Enjoy the Tyler Rose Garden
“A person who calls a rose by any other name is probably pruning!”
Although it’s not the best kept secret, if you haven’t been to the Tyler Rose Garden recently, you should certainly go soon! Tyler is known as the rose capital of the U.S. Field rose production has been a hallmark of Smith County in northeast Texas since the turn of the century. In celebration of the influence the rose industry has had on this area, Tyler developed a first-class rose garden.
This flowering jewel is located in the 1900 block of W. Front Street, just west of downtown Tyler. Known nation-wide for its outstanding display of roses, the Tyler Rose Garden is full of breath-taking beauty, especially in the spring and again in mid-October when the Rose Garden is in full bloom for the annual Texas Rose Festival.
Roses, of course, are the main attraction at the garden, though there are several other features in the 14 acre complex that compliment the roses.
Standing on the balcony of the Rose Garden Center looking over the garden, your senses will be overwhelmed with color when the garden is at its peak of bloom, which in the spring time is right about now!
Row upon row of hybrid tea and floribunda roses invite the visitor to come into the garden to smell and learn. There are at least 400 rose varieties and 30,000 bushes to experience. Every year 2000 or more bushes are replanted every year, keeping the garden current with the newest varieties.
Tyler Rose Garden is one of 24 All American Rose Selection (AARS) test gardens in the country where the newest varieties are evaluated over a two-year period. These are bushes not yet introduced, and the ones that pass the test for vigor, flowering, and disease resistance are then nationally introduced to the gardening public as AARS selections.
Many folks visiting the rose garden bring pad and pencil to write down favorite varieties, making notes on fragrance, color and form.
Climbing roses can be found in parts of the garden, some ever blooming, some once bloomers that are solid sheets of color for a month every spring. Large, recently built arbors will enable more climbing roses to be grown in the garden.
You can also find many miniature roses in the Tyler Rose Garden. Miniature roses are just like their bigger cousins in every way but size and are ideal for the gardener with just a little sunny spot who wants a lot of different roses.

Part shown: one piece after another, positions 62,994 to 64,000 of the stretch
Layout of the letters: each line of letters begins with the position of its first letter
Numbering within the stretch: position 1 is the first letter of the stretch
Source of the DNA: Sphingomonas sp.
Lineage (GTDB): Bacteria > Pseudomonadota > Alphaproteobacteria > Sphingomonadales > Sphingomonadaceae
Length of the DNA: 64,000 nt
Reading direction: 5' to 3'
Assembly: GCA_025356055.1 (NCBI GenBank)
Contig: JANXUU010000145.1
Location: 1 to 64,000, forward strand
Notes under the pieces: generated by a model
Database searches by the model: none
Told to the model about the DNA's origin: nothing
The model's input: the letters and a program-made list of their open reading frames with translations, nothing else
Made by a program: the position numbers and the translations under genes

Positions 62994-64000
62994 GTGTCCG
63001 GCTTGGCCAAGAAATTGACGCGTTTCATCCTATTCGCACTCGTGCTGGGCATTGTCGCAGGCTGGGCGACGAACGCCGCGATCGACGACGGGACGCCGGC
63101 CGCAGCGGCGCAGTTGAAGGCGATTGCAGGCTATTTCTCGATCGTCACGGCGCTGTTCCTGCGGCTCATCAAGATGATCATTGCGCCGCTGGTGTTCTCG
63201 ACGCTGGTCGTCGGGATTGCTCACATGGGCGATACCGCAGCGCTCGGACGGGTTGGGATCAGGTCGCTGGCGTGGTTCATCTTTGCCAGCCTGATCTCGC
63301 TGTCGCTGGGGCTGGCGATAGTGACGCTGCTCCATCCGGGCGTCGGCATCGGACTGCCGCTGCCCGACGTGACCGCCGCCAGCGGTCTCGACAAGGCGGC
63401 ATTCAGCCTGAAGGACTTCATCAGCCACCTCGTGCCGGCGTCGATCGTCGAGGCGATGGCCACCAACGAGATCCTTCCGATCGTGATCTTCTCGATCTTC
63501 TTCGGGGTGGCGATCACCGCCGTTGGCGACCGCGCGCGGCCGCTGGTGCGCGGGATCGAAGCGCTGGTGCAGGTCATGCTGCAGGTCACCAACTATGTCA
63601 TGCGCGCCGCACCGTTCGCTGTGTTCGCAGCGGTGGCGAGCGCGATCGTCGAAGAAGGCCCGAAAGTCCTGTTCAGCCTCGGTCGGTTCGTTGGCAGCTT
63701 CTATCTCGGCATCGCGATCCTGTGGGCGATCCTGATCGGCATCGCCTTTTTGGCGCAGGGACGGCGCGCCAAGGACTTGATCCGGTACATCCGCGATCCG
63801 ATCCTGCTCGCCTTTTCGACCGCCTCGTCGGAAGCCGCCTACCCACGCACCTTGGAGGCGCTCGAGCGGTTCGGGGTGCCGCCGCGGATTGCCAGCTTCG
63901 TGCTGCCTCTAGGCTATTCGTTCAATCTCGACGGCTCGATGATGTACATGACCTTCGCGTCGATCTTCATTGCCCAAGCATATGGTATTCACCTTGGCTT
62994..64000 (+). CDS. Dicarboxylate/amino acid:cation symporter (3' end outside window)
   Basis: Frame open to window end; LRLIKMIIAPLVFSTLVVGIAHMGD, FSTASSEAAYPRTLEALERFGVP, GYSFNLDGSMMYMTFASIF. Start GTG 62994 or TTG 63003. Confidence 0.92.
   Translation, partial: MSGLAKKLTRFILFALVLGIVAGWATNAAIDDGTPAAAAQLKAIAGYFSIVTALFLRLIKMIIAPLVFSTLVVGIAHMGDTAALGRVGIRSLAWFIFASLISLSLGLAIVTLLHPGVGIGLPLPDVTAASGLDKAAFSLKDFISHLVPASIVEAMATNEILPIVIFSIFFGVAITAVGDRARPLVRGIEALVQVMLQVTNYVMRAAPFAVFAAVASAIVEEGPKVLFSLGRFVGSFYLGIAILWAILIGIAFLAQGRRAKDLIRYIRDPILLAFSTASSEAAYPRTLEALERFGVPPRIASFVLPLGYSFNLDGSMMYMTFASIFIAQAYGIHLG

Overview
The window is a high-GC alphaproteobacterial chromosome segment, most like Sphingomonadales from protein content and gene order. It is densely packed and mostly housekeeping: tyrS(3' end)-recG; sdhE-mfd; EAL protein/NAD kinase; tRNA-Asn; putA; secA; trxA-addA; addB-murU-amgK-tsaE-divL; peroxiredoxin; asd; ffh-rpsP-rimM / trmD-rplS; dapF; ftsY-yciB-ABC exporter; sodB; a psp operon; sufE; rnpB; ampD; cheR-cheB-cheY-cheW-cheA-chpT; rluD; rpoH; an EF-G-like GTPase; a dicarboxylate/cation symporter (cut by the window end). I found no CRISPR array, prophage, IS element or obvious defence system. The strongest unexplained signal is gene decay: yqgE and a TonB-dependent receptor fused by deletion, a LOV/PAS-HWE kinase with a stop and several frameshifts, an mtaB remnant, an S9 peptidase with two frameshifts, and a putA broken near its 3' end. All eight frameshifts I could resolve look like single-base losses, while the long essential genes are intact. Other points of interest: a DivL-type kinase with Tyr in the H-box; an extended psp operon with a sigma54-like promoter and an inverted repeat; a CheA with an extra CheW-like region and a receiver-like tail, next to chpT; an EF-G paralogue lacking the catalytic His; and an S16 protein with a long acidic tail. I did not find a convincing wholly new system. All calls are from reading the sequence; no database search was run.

One of the newer sections is a large planting of most of David Austin Roses, also known as modern Old English Roses. Not far away is also a section featuring Earthkind Roses, roses selected by Texas Cooperative Extension as being more disease and insect tolerant.
Other attractions located in the Tyler Rose Garden include a meditation garden near quiet pools and flowing fountains. The Rose Garden is a popular location for special photographic opportunities such as weddings and other special occasions.
On the southern end of the garden are several other garden features of interest to gardeners. A grove of pine and hardwood trees provide a shaded area ideal for the dozens of large camellias in the Vance Burks Memorial Camellia Garden which light up that end of the garden from November through March. Nearby, the East Texas Daylily Society maintains several daylily beds with hundreds of labeled daylily varieties are in full bloom in early summer. Picnic benches, fountains and teak benches dot the area, making this shady retreat a favorite place to sit and enjoy the Garden.
Nestled in the southwestern corner of the garden is the Heritage Rose Garden, a fine collection of antique or heritage roses, including “Penelope”, “Martha Gonzales”, “Ducher”, “Old Blush”, and many more – over 50 varieties in all, along with many perennials bloom all summer long. The Heritage Garden is cooperative effort between the Smith Co. Master Gardeners, Dr. Brent Pemberton and the Tyler Parks Department to showcase hardy and colorful roses and perennials in an informal setting. A new irrigation system will support the new plants that are regularly added to the garden.
In a shady bed under the trees is a bed dedicated to testing and displaying plants adapted to shaded conditions. Hostas and ferns are some of the best perennials for shade, grown mainly for their large, attractive leaves. There are hundreds of hosta and fern varieties, and the goal of this area is to identify the best ones of the northeast Texas area. Plants are labeled, and you can decide for yourself which ones are the most appealing to you.
In the spring of 1999, the newest garden within the Tyler Rose Garden – the I.D.E.A. demonstration garden, an award-winning project of the Smith County Master Gardeners, was created. Initally funded by a grant from East Texas Council of Governments, this garden is designed to give visitors gardening ideas to take home and use in their own garden. The IDEA Garden features new and under-utilized plants for East Texas, a bog area, an area devoted to teaching composting, displays of various mulching materials, groundcover plants for sloping areas, a Northeast Texas Winners Circle display, and water-wise landscaping techniques. Signs and handouts interpret the garden and guide the visitors through the displays.
If you’re into roses, the Tyler Rose Garden is the place to go and see roses at their best!